You’ve probably seen lots of movies with high-speed car chases. You may even dream of one day driving one of those sleek, high-performance automobiles that can go from 0 to 60 miles per hour in a matter of seconds. If so, you’ve got your sights set on a muscle car.

"Muscle car" is actually a term used to describe a wide variety of powerful, high-performance vehicles. While some people have definite opinions about what qualifies as a muscle car and what doesn’t, the term usually applies to two-door, rear-wheel-drive, small to midsize cars with large, powerful eight-valve (V8) engines.

Muscle cars became popular with young drivers in the mid-1960s. Not only were they sleek, attractive and powerful, they were also affordable and able to be driven for everyday street use, as well as formal and informal drag racing.

Compared to modern cars, which tend to have smaller four-valve (V4) or six-valve (V6) engines that use less fuel and are better for the environment, muscle cars tend to be smaller cars with big, oversized engines.

The earliest muscle cars were not particularly fuel-efficient or environmentally friendly. Of course, fuel was cheaper in the 1960s, and science had not yet revealed many of the environmental impacts of vehicles at that time.

Many muscle car enthusiasts believe the 1949 Oldsmobile Rocket 88 was the first true muscle car. It boasted America’s first overhead valve V8 in a relatively light body, giving it a lot of power and speed.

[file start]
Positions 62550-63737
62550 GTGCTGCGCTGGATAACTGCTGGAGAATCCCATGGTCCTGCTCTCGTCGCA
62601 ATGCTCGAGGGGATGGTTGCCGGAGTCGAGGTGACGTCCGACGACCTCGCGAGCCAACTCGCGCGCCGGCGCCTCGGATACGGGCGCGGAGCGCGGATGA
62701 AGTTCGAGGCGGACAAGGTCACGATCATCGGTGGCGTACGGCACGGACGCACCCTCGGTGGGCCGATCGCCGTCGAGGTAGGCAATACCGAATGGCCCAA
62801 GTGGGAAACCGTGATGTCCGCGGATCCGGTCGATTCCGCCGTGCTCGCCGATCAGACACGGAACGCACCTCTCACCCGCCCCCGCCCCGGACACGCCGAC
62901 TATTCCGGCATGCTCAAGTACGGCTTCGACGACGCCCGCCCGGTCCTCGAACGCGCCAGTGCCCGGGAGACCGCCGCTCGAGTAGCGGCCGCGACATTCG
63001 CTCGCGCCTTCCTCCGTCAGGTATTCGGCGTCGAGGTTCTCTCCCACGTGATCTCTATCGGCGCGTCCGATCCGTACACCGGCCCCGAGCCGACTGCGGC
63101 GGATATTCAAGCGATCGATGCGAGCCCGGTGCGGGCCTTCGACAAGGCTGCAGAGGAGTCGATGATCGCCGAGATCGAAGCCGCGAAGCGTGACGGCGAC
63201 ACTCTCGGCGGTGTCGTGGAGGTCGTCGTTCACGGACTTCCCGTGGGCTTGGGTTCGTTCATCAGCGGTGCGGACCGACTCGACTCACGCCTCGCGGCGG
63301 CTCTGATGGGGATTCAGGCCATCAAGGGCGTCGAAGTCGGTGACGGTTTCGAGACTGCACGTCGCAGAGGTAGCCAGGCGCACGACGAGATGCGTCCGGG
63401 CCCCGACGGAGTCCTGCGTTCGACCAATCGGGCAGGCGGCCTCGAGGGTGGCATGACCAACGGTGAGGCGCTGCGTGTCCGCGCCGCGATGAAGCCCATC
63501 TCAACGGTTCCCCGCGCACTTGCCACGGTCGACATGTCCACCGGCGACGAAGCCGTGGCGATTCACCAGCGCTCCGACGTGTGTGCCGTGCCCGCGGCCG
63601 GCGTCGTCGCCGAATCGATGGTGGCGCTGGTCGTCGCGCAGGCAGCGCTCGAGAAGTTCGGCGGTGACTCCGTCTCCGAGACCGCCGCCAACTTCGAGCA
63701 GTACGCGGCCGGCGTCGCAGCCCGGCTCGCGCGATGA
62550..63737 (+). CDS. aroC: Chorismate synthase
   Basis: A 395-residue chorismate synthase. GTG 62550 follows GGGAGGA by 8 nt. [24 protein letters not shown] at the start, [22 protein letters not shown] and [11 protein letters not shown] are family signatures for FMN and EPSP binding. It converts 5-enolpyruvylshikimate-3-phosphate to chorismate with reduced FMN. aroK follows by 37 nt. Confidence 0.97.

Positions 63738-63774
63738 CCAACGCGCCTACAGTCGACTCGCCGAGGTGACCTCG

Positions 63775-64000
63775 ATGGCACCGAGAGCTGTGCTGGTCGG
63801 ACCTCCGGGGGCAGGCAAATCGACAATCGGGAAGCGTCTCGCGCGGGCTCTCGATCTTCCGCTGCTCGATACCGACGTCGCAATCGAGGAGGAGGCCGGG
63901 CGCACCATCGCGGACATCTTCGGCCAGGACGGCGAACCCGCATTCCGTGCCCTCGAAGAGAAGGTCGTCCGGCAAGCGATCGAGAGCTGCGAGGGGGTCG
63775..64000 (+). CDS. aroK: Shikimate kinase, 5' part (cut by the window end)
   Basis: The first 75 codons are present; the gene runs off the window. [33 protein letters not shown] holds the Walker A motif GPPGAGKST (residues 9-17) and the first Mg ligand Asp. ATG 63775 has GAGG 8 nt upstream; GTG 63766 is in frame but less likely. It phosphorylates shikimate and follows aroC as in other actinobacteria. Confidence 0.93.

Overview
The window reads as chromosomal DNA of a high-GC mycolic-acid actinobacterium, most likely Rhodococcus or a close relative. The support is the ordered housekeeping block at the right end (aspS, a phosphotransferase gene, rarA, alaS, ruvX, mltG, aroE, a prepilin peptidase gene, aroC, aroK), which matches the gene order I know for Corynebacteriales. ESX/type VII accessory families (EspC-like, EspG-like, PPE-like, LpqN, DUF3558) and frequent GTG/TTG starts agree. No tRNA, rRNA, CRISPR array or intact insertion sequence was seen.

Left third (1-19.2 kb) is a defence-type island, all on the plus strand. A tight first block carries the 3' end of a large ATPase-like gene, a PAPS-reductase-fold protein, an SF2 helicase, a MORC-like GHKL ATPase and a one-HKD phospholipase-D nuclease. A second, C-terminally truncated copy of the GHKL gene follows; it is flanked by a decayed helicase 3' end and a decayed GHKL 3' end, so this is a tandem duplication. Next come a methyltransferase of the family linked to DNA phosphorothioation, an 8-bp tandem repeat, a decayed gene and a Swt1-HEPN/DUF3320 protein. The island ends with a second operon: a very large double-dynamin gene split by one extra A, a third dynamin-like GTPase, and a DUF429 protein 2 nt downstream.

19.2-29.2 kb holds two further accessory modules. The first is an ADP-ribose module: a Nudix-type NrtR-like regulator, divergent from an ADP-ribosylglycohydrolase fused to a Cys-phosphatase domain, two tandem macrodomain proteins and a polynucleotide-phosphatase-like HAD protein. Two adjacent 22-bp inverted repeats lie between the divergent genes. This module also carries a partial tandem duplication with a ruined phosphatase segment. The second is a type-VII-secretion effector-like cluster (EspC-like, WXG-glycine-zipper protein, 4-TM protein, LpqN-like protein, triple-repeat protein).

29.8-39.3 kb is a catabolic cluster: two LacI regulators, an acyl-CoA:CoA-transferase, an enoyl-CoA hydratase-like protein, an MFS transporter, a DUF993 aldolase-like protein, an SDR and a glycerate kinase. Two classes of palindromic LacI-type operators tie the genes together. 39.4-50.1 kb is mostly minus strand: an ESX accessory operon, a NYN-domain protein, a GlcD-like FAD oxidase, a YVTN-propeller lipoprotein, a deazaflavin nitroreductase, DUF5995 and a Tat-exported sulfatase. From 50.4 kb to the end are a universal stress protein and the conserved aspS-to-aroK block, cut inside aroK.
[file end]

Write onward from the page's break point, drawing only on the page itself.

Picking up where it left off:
Manufacturers began to compete, offering more powerful engines year after year. Eventually, they produced muscle cars with engines rated as high as 450 horsepower.

Although the science behind the measurement of horsepower is quite complex, you can imagine how powerful an engine would have to be to equal the power of 450 horses!

These speedy muscle cars could travel in excess of 120 miles per hour, which made them popular as informal drag racers. Some cars could go from 0 to 60 miles per hour in less than 10 seconds.

Auto manufacturers began to tame their muscle cars in the 1970s. In response to complaints by Ralph Nader and others who wanted auto manufacturers to focus more on safety, the automotive insurance industry began to charge more for insurance on muscle cars. At the same time, gas prices began to rise,  and efforts were under way to fight air pollution.

All of these factors led to the decline of the muscle car in the 1970s. Auto manufacturers concentrated their efforts on lowering horsepower, increasing luxury, improving fuel economy and reducing emissions.

Today, auto manufacturers still make powerful models that appeal to racing enthusiasts. For the most part, though, these models aren’t as affordable as the muscle cars of old.

Classic muscle cars, such as the Dodge Charger R/T, Ford Mustang, Plymouth GTX and Pontiac GTO, have become collector’s items for muscle car enthusiasts. Some of these old models are relatively rare today and have been valued at up to $500,000. Extremely rare models, like the 1969 Chevrolet Camaro ZL1, are seen as museum-worthy artifacts!

 

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